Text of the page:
Like most type 1 diabetics, Charlie Kimball has a typical morning. He wakes up, brushes his teeth, showers, then gets dressed. Before having a breakfast possibly including toast and eggs, he’ll test his sugar level, then inject himself with insulin before actually starting his breakfast. He’ll inject himself before every meal, as well as monitor his glucose levels. By 7:30 AM, he’s already at work, which happens to be on a track.
But Kimball doesn’t have the typical diabetic life—he’s a professional racecar driver. The first diabetic IndyCar driver to qualify and start for the Indianapolis 500. Kimball always had racing in his blood, but more from a technical standpoint. His dad was a mechanical engineer that worked on racecars. Born in England but raised in California, racing helped Kimball bond with his dad. “It was a way for my dad and I to spend some time together on the weekends, and he enjoyed the racetrack having worked in racing.”
The defining moment came when Charlie turned 16. “For my 16th birthday, rather than my parents giving me a car, they gave me a two-day practice in the formula ford. After the test, I was convinced that was the right way to go.” His parents didn’t quite agree, it took eight months of convincing for them to let him try racing, and even then they were adamant that “Bs didn’t race.” Charlie had to maintain straight As throughout high school, which managed to get him into Stanford University’s Mechanical Engineering Program.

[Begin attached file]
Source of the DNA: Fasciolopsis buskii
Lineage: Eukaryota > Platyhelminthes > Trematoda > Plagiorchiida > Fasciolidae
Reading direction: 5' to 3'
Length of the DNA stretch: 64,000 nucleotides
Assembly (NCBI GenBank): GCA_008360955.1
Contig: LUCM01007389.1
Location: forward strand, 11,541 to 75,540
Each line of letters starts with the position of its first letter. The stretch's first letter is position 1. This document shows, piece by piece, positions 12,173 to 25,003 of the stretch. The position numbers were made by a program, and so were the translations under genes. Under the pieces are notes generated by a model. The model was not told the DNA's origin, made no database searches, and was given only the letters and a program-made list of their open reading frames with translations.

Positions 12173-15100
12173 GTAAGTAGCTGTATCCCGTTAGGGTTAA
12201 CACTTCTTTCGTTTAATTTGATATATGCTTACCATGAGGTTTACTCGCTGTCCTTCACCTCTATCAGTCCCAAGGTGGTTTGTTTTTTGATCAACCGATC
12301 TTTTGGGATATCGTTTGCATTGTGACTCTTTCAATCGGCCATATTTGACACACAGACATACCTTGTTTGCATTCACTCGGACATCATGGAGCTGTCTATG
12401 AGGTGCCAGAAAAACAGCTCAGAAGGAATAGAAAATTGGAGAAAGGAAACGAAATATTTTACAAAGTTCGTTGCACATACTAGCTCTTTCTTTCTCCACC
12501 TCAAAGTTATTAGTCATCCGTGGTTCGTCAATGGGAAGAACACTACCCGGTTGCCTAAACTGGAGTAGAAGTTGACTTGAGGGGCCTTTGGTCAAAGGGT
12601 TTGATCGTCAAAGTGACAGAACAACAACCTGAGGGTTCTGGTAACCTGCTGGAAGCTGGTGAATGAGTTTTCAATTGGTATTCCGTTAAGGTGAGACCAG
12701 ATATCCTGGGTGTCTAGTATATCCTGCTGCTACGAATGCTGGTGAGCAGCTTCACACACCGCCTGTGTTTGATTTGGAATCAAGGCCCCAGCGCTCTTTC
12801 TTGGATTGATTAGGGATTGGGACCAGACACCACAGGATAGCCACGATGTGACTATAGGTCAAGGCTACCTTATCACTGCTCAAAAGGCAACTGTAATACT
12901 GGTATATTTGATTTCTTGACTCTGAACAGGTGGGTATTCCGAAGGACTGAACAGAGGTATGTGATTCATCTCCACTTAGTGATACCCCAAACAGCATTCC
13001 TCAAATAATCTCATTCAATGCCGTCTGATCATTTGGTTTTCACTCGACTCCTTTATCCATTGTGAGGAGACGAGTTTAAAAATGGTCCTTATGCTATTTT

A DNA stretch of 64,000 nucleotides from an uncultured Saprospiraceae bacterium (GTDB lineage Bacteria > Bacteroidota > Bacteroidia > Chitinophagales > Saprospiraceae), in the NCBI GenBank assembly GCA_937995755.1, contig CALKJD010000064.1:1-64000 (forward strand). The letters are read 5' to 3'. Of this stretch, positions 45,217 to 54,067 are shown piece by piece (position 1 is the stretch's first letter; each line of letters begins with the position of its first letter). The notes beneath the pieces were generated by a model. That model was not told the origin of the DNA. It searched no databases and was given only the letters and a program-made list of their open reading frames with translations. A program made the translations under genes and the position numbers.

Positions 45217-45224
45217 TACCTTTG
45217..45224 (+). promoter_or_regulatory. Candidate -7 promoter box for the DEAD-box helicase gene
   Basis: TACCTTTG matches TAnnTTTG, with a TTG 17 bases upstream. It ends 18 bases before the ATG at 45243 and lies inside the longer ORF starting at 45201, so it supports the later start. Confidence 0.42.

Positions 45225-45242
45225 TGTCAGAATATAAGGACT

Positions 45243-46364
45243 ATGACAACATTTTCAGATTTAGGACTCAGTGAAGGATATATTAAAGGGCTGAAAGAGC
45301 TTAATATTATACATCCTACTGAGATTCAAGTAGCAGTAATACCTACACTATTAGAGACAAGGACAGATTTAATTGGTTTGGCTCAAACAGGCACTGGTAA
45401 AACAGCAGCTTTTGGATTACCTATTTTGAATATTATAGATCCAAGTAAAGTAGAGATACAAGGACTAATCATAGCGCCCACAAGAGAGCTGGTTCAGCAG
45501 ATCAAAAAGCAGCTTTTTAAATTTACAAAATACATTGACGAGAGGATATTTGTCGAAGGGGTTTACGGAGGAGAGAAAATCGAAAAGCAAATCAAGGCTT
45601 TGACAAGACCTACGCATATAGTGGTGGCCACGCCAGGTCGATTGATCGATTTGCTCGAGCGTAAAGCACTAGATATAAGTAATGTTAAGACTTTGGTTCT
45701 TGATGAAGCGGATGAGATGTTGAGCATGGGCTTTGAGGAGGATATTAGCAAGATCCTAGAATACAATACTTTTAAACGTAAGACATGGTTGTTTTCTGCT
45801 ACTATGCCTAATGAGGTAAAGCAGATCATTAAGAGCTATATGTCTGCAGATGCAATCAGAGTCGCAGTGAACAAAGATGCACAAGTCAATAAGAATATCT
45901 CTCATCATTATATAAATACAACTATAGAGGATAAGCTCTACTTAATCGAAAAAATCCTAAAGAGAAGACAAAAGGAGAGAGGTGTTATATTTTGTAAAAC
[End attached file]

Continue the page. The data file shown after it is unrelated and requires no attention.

However, according to Kimball “Racing, motorsports had really gotten under my skin and into my blood” and he couldn’t give up his dream of becoming a racecar driver. Thanks to a two year deferral from the university, he was able to put a hiatus on attending Stanford and attempt to race full-time. With support from his parents, at age 18 Charlie ventured to Europe to check his merit.
“I think my parents wanted to test me a little bit so they sent me to Europe to see how committed to racing I was. Living on my own with no friends, no real support system, in England, culture shocked, really competitive aggressive racing. Coming from California and going back to England, it was a good opportunity for them to evaluate if I was doing this for fun, or really loved racing and wanted to continue to pursue it.” He didn’t do too badly: as a rookie he had several wins and 10 podiums.
By 2005, he was the first American in 13 years to win a British F3 Race. Kimball wasn’t just pursuing his dream at being a racecar driver, he was succeeding in it.” I met some incredible people and been to some amazing racetracks around the world. And that experience was like none other,” notes Kimball.
On October 16th, 2007, Kimball went in for a general doctor’s visit. “I had a skin rash on my arm. I recall I was hoping he could look at it.”
The doctor took a look at it, and prescribed a cream, then asked if he had anything else going on.
“I had been really thirsty lately, and he said ‘OK, well how thirsty is really thirsty?’ I said, I’m drinking maybe 7-10 bottles of water at night and I kind of have to go to the bathroom all the time” says Kimball.
Kimball assumed it was due to his diet—but when the doctor asked him to step on to a scale, something very alarming came up. Just five days earlier Charlie Kimball had hopped on a scale at a track weigh in. Less than 60 hours later, he had lost 25 pounds.